Plate told him that he was in the bomber and it upset his nerves. This was a warning.

“If it happens again, I’m going to reload those 50-caliber machine guns on the plane. When I get through, there won’t be enough room to hide a bicycle,” Plate said.

“I never saw flak in that area again,” Plate said.

While in England, Plate and a bombardier met the Spindlers family at a local pub. The Spindlers invited them to their house one night for a meal. The Spindlers prepared a meal with their rations, a few cubes of meat, a couple of vegetables and a piece of bread.

“When we got back home to base, we raided the commissary and came up with all sorts of good things for them. From then on, when we came down (to the Spindlers), we brought some with us.

“These people invited us to stay at their house. We spent the nights sometimes. They were very nice. They lived directly under the flight path coming in to the air field. If we were out at the pub one night, they knew we were flying the next day.

“When the airplanes began flying in, (Mrs. Spindler) would go out in the back yard with her two children. When I flew over, I’d flash my landing light. They’d say, ‘OK girls let’s go in; the boys will be down soon,’” Plate said.

Plate then spoke about the importance of the crew chiefs. They were the ones who maintained and kept the airplanes safe while the crews were flying them.

“They don’t get any credit for that, and that’s not right,” Plate said.

“The crew chiefs would meet the pilots and crew when they came out and follow us around the airplane during pre-flight so we didn’t miss anything,” he recalled.

“Some of them would even follow us up into the cockpit to make sure we started the engines properly before we advanced the throttle. They were very protective of their airplanes,” he said.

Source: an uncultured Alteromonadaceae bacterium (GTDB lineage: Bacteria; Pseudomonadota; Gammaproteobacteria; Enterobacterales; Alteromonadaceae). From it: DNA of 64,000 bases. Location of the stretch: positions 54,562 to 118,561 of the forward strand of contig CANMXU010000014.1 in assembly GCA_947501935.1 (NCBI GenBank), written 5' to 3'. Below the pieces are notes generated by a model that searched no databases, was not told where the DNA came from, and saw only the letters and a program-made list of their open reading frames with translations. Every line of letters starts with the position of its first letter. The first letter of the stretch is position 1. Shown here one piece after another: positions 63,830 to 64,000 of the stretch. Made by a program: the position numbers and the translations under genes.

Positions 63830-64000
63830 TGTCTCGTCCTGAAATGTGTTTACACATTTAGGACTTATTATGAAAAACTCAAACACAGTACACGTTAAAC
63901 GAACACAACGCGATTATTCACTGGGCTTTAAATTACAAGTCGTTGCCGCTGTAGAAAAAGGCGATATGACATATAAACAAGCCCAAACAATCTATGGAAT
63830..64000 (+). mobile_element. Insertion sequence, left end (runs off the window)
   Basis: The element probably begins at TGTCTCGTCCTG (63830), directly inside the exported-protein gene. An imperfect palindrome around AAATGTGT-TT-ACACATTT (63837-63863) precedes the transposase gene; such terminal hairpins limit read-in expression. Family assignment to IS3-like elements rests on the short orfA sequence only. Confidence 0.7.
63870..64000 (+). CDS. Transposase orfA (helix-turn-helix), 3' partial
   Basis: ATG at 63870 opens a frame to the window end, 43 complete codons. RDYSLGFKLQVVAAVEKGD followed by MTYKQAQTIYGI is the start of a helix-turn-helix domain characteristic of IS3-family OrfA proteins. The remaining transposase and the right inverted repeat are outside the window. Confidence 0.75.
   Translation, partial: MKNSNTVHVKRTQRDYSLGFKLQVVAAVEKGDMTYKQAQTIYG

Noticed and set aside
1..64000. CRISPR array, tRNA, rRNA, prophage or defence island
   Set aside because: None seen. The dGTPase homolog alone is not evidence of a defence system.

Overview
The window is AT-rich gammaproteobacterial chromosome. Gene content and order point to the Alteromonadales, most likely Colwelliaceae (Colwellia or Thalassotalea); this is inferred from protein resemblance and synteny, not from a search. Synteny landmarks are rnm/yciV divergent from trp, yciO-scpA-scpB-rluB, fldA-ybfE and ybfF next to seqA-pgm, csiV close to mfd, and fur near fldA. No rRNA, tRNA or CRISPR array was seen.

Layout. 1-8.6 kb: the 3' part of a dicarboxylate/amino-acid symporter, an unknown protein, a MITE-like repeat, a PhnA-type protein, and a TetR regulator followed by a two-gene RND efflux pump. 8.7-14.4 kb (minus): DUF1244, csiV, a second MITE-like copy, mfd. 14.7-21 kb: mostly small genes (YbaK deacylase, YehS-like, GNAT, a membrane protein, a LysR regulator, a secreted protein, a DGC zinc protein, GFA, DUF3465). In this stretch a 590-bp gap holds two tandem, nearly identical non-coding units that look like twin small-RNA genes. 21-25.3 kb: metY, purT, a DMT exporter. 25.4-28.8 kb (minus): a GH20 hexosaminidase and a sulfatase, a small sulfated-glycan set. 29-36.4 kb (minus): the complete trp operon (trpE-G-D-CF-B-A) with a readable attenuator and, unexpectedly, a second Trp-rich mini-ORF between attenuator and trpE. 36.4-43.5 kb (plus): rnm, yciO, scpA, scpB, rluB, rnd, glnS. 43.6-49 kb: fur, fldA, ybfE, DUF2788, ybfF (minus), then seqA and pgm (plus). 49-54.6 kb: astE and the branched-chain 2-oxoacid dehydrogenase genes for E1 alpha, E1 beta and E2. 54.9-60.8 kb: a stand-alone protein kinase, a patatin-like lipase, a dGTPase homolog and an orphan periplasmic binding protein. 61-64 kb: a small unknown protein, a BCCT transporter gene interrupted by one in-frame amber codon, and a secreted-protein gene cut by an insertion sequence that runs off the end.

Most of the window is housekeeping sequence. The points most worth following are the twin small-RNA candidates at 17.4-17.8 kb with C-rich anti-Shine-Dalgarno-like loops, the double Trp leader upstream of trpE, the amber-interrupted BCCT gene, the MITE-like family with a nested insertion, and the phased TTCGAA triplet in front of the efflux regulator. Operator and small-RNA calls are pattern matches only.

“When we got the signal to taxi out, some would follow the plane out on their bicycle until we got to the take-off point. They would stand there and watch and see if we cleared the trees at the far end of the runway,” Plate said.

He continued, “When they knew when we were coming back, they would head to the runway and wait for the airplane to come in. They would stand there to salute them.

“If the airplane did not come in, they would sometimes stand out there for an hour hoping it might struggle back — and they would hang their heads and walk slow back to their revetment. Their airplane didn’t make it,” Plate said in a hushed tone.

Plate got out of the service in August 1945. He returned to the service in 1947, enlisting as an aircraft mechanic. He retired from the Air Force Reserves in 1971 after a 30-year career.

Plate and his wife, Helen, moved from Oklahoma to Cabot in 2006 and to Jacksonville in 2008 to be near family. Plate said another reason was the Little Rock VA Hospital had better services than the Oklahoma City VA Hospital. His wife passed away in 2011. They were married for 71 years. They have two daughters, Mary and Eleanor.

Plate was awarded many service medals, including the Distinguished Flying Cross, the Legion of Merit and the Purple Heart.